After affiliating with New International in 2004, Ben Seidl moved back to Berlin, Germany to minister in a German church that was in its infancy while he had been studying theology at the Humboldt-Universität as an exchange student. Ben grew up all over the Midwest and South of the US but has strong state-side roots in the Washington DC area. In 2005, he married an artist from southern Germany, Jasmin, who has called Berlin home for close to 16 years. Together they live and work in the avant-garde artist neighborhood of Neukölln with their two cats, Lenka and Liilii.
As Regional Director, Ben serves NI’s cross-cultural workers in Eastern and Western Europe, helping them navigate the waters of language learning and enculturation while cultivating a robust missiology tailored by them and their national partners. Cross-cultural ministry is an exercise in relational stewardship and faithful presence. It is most healthy when trust, good communication, and transparency are given and received with a posture of grace-filled patience while growing in a nuanced sense of discernment for Spirit-led risk-taking and leaps of faith.
Our affiliates are supporting and pioneering exciting work in the region—many for more than a decade. Everything from leadership development and groundbreaking women’s ministry in Macedonia, campus ministry with a focus on church planting in Italy, to building long-term care facilities with national churches that bring dignity and a home to physically and mentally handicapped men and women aging out of orphanages in Eastern Ukraine—and that is just the tip of the iceberg.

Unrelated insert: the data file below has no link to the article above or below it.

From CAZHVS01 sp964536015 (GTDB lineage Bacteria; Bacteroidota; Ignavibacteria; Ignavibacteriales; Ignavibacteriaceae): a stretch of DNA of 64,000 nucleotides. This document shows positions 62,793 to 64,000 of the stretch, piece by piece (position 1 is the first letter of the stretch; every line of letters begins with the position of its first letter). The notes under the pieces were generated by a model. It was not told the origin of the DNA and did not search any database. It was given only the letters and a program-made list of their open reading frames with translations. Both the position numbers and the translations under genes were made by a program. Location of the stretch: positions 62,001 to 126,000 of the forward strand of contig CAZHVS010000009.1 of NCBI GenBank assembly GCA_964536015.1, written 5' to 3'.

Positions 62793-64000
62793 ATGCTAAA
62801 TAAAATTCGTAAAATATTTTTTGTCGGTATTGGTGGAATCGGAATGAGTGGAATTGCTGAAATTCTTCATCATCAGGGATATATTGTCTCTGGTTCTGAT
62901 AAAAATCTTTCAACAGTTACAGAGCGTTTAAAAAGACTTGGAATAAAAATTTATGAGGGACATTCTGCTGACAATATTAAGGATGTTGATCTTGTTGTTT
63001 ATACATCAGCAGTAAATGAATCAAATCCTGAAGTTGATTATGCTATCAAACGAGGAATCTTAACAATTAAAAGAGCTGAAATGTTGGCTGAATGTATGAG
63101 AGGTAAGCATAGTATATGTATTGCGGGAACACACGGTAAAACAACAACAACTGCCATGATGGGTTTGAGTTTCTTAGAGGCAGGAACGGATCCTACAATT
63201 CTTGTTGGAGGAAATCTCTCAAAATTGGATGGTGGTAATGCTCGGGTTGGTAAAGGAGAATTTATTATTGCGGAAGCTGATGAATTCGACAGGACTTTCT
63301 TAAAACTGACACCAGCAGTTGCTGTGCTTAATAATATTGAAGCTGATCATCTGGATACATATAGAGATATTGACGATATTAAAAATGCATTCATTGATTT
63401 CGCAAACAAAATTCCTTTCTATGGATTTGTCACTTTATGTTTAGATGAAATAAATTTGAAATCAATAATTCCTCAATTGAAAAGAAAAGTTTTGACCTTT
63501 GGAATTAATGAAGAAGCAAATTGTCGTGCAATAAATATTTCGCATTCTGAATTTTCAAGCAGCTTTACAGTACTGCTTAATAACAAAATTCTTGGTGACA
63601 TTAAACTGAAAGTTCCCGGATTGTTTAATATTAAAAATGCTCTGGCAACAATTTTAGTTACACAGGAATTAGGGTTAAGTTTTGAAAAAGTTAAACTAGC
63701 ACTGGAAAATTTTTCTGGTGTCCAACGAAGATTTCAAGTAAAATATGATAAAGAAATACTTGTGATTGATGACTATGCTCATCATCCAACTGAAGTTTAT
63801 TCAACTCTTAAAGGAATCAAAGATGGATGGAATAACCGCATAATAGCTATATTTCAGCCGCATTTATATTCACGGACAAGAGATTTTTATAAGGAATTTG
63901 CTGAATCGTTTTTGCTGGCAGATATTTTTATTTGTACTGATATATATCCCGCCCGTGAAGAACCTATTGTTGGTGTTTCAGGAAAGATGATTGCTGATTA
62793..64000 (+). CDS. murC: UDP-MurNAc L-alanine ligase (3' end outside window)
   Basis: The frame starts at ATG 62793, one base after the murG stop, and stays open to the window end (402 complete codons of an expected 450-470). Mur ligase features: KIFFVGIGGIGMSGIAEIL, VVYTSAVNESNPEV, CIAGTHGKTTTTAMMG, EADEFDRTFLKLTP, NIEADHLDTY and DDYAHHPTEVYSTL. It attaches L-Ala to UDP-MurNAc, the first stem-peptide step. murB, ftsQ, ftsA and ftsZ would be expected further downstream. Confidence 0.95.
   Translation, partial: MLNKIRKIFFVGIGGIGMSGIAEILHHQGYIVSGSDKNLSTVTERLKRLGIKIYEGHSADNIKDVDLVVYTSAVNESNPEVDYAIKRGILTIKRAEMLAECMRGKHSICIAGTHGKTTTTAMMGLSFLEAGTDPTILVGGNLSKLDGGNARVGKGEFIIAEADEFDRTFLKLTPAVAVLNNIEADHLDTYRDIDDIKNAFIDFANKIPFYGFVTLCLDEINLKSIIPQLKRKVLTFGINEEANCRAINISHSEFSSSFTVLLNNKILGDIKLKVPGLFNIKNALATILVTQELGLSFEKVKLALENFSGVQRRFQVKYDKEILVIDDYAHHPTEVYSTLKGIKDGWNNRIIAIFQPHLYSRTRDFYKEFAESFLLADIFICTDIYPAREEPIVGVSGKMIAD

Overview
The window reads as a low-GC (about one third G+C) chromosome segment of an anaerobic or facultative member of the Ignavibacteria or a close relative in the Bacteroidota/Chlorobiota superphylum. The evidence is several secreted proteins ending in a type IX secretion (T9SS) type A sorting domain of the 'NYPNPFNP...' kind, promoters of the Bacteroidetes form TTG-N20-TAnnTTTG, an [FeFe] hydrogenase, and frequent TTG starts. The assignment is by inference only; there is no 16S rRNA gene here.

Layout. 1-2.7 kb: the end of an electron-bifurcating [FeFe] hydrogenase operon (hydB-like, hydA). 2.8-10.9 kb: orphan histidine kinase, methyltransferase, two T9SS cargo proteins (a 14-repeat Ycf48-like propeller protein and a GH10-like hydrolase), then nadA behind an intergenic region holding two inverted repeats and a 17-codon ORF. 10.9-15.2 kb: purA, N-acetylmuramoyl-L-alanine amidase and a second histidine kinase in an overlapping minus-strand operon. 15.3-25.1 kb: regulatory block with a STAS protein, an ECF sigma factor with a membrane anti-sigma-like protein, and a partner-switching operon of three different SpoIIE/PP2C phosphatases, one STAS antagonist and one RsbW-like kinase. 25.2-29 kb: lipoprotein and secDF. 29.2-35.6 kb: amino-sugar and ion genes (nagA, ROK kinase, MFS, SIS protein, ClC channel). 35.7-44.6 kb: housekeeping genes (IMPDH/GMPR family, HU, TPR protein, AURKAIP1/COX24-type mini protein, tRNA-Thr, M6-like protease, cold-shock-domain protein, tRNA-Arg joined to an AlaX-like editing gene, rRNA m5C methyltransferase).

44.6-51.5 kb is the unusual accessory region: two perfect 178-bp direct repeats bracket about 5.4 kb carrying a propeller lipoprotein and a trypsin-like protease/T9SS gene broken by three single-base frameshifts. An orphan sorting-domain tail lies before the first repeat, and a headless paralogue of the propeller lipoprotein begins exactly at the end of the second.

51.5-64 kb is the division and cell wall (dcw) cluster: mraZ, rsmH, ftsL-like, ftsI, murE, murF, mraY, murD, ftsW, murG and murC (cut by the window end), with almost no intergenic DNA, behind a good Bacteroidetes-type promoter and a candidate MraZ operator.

Ben also serves as the worship coordinator for Projekt:Kirche, a German church that meets in a local art gallery in Friedrichshain. As Music & Worship Arts Coordinator, Ben helps Projekt:Kirche create weekly liturgies and worship experiences while fostering relationships with singer-songwriters in the Berlin music scene. In his free time, Ben writes, records, and performs as Roemer, a folk music project part of Old Bear Records.
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"Mission is doxological: it is doing what is good and beautiful in love for a God who loves us freely. Perhaps we should use different metaphors here. Rather than using traditional militaristic or business metaphors, we might think of mission as creating art. Art radiates beauty and meaning that does not depend on its possible usefulness. On the contrary; precisely because of its lack of usefulness, art helps us understand that goodness and beauty are not necessarily useful in terms of impact or money. Mission might be a work of art. It is a cause of joy and gratitude; it is a work of free and undemanding love; it is serving a God who is sheer love and beauty." - Stefan Paas, Pilgrims and Priests: Christian Mission in a Post-Christian Society
“The church has an unconditional obligation toward the victims of any social stricture, even if they do not belong to the Christian community. … If the church allows the state to practice too much or too little law and order, it will find itself called not only to help the victims who have fallen under the wheel, but it will find that it has fallen into the spokes of the wheel itself.” - Dietrich Bonhoeffer
“Love is that liquor sweet and most divine, which my God feels as blood, but I as wine.” - George Herbert, The Agony